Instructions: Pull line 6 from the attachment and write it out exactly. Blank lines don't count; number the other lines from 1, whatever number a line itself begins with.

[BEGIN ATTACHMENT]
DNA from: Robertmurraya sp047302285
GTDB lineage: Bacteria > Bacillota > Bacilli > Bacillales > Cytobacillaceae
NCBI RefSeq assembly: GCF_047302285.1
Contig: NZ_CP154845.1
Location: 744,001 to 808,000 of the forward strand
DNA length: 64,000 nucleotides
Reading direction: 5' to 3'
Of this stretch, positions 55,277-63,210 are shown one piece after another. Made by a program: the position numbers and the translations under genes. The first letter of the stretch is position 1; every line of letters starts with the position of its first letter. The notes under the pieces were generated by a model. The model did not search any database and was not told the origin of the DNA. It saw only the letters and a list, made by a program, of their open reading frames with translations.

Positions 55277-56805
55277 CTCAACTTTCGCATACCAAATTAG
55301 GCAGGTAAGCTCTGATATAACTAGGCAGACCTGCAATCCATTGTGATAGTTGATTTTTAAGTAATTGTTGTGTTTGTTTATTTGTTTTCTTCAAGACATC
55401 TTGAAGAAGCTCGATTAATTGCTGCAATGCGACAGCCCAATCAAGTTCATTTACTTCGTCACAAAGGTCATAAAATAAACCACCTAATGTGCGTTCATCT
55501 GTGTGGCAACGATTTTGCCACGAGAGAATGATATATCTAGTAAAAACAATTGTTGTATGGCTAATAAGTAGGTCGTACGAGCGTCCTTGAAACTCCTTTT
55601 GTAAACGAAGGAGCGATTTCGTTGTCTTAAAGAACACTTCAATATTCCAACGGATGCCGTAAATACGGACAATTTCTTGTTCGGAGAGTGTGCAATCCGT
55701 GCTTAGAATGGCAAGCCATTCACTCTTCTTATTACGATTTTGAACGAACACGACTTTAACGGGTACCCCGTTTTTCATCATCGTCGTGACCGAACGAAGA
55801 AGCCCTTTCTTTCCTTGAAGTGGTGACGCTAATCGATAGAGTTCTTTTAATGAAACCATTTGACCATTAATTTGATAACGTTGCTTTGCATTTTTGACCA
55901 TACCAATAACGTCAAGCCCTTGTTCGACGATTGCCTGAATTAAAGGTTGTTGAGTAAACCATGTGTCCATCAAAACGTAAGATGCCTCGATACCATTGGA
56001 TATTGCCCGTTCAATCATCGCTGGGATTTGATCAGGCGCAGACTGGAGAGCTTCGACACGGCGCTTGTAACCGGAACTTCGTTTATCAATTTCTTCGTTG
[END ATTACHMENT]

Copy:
DNA length: 64,000 nucleotides